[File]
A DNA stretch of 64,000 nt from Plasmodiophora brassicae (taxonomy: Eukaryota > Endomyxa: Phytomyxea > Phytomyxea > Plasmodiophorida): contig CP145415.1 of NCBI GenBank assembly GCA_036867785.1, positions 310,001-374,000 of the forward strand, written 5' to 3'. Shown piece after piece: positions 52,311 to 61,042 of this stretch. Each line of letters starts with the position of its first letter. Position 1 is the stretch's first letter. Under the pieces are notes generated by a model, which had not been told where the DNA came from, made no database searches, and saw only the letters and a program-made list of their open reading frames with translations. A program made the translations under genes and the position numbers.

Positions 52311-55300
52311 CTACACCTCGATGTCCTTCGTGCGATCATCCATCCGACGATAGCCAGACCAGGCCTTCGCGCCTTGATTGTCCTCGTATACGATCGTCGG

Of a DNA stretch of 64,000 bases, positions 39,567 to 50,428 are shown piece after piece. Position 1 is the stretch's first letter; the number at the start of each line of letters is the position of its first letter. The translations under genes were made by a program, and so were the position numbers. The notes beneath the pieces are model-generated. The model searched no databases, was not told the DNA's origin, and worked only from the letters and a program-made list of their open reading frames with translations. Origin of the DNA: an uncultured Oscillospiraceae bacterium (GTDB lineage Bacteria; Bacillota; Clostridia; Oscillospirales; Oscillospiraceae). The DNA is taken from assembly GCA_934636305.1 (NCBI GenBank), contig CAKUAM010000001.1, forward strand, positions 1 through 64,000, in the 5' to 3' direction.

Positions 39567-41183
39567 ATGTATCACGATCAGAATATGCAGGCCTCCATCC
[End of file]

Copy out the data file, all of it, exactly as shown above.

A DNA stretch of 64,000 nt from Plasmodiophora brassicae (taxonomy: Eukaryota > Endomyxa: Phytomyxea > Phytomyxea > Plasmodiophorida): contig CP145415.1 of NCBI GenBank assembly GCA_036867785.1, positions 310,001-374,000 of the forward strand, written 5' to 3'. Shown piece after piece: positions 52,311 to 61,042 of this stretch. Each line of letters starts with the position of its first letter. Position 1 is the stretch's first letter. Under the pieces are notes generated by a model, which had not been told where the DNA came from, made no database searches, and saw only the letters and a program-made list of their open reading frames with translations. A program made the translations under genes and the position numbers.

Positions 52311-55300
52311 CTACACCTCGATGTCCTTCGTGCGATCATCCATCCGACGATAGCCAGACCAGGCCTTCGCGCCTTGATTGTCCTCGTATACGATCGTCGG

Of a DNA stretch of 64,000 bases, positions 39,567 to 50,428 are shown piece after piece. Position 1 is the stretch's first letter; the number at the start of each line of letters is the position of its first letter. The translations under genes were made by a program, and so were the position numbers. The notes beneath the pieces are model-generated. The model searched no databases, was not told the DNA's origin, and worked only from the letters and a program-made list of their open reading frames with translations. Origin of the DNA: an uncultured Oscillospiraceae bacterium (GTDB lineage Bacteria; Bacillota; Clostridia; Oscillospirales; Oscillospiraceae). The DNA is taken from assembly GCA_934636305.1 (NCBI GenBank), contig CAKUAM010000001.1, forward strand, positions 1 through 64,000, in the 5' to 3' direction.

Positions 39567-41183
39567 ATGTATCACGATCAGAATATGCAGGCCTCCATCC